ShawnAlain
ShawnAlain

I've lost a lot of respect for Mr. Holmes on this article especially since Hootsuite sells licenses per user.  It is a good point that yes it is great to have all your employees contribute in content creation, but what you're proposing is that everyone can post anything whenever they want on the company platforms...do you not see anything wrong with this problem?

1. This gives no overall strategy for each platform, just loosey goosey shooting from the hip.

2. Is anyone going to respond to your followers or are you just pumping out your message and hoping people are listening?

3.  Is your entire staff aware of the brand image you are projecting on social media?

4. Who is managing your social media advertising campaign?

5. Ever heard of optimal posting times?  You can throw those out the window with no Social Media Manager.

6. Does the entire staff have any public relations skills? A Social Media Manager should.

7.  Who will analyze all the social media data and analytics?

I'm sure there will be bosses out there questioning the need for a Social Media Manager because of Mr. Holmes article so it's unfortunate that Ryan is attacking his biggest fans in this carelessly written and misinformed article.


Edit:

I see this article says pending at the top.  Hopefully you allow a discussion on your blog about this subject and not delete this.  But I'll take a screenshot just in case it does.

Denovati
Denovati

It''s unfortunate you chose a sensationalistic title, as there are some good points and links to interesting studies and other resources in the post. Some counterpoints/questions:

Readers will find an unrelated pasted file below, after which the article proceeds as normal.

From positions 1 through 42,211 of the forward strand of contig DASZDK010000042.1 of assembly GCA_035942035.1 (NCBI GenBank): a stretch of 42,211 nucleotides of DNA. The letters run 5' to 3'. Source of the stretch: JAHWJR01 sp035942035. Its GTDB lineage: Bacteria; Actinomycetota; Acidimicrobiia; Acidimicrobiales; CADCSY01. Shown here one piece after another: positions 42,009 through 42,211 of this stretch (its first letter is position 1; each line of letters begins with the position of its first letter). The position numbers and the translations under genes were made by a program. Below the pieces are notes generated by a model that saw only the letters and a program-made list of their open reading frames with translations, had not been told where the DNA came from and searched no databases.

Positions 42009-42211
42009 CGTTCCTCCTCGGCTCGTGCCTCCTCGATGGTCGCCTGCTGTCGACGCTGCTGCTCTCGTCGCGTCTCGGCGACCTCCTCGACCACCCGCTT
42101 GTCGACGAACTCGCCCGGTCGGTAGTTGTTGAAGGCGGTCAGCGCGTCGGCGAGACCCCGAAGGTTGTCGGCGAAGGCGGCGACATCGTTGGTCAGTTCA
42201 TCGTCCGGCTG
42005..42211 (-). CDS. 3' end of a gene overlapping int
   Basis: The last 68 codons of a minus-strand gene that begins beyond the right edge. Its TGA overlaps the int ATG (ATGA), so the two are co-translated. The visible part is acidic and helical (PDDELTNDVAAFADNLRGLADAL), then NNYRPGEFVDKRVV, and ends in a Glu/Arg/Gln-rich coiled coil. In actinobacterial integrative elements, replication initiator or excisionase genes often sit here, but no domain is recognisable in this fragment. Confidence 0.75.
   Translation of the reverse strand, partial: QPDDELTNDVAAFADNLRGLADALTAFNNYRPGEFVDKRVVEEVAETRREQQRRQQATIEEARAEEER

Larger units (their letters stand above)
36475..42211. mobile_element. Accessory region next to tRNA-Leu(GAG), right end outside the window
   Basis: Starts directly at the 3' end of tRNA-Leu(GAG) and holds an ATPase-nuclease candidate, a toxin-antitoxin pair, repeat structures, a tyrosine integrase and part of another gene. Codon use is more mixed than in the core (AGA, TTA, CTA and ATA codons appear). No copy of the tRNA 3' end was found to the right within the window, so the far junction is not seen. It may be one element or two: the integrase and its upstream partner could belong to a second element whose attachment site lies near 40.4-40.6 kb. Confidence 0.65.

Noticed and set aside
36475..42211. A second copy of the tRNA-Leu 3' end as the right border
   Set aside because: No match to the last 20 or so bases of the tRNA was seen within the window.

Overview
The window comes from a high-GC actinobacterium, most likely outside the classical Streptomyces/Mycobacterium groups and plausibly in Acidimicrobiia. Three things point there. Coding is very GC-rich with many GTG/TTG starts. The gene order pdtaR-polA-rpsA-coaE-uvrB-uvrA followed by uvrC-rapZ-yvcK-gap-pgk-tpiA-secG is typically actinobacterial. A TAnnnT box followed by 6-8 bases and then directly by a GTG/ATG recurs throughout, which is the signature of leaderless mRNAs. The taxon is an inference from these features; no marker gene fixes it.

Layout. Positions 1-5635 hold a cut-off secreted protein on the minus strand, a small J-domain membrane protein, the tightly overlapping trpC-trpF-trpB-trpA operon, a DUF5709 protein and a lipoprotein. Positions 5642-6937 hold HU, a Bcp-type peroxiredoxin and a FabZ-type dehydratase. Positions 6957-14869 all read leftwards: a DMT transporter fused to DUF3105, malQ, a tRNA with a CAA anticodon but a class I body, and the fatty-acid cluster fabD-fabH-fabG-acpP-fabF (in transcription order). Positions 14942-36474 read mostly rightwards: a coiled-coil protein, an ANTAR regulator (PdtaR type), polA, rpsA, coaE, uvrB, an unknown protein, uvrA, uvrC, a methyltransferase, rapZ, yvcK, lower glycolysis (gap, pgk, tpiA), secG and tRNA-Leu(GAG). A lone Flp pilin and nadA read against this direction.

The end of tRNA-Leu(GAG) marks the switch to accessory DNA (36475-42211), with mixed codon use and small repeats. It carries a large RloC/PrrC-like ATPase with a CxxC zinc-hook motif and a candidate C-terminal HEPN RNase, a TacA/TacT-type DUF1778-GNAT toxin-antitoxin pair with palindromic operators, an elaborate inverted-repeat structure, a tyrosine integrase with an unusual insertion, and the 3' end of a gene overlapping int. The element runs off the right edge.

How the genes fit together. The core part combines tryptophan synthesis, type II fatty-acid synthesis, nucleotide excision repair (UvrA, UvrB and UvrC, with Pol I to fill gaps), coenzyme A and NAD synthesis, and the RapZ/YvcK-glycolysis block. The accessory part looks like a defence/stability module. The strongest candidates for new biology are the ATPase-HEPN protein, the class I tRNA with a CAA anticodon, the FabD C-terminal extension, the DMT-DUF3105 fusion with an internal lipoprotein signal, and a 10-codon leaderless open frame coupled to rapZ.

1. The fact that growth in Social Media Manager positions has slowed to 50% may be more of a sign of maturity than death. They're hardly in decline... Also, did the study look at other related tiles? For example, I have an Associate Digital Network Manager, a title that does not include social media even though the job does. There are also Community Managers and Digital Engagement Managers...

2. We're a long way from social media becoming "part of everyone's job." I would further argue that that's not a very good strategy over the longer term. The pendulum may swing in that direction, but it will come back to the middle, in which we recognize that there needs to be centralized engagement and management. Too many voices run the very large risk of diluting messages and turning people off rather than drawing them in. We already have a signal/noise problem; let's not make it worse.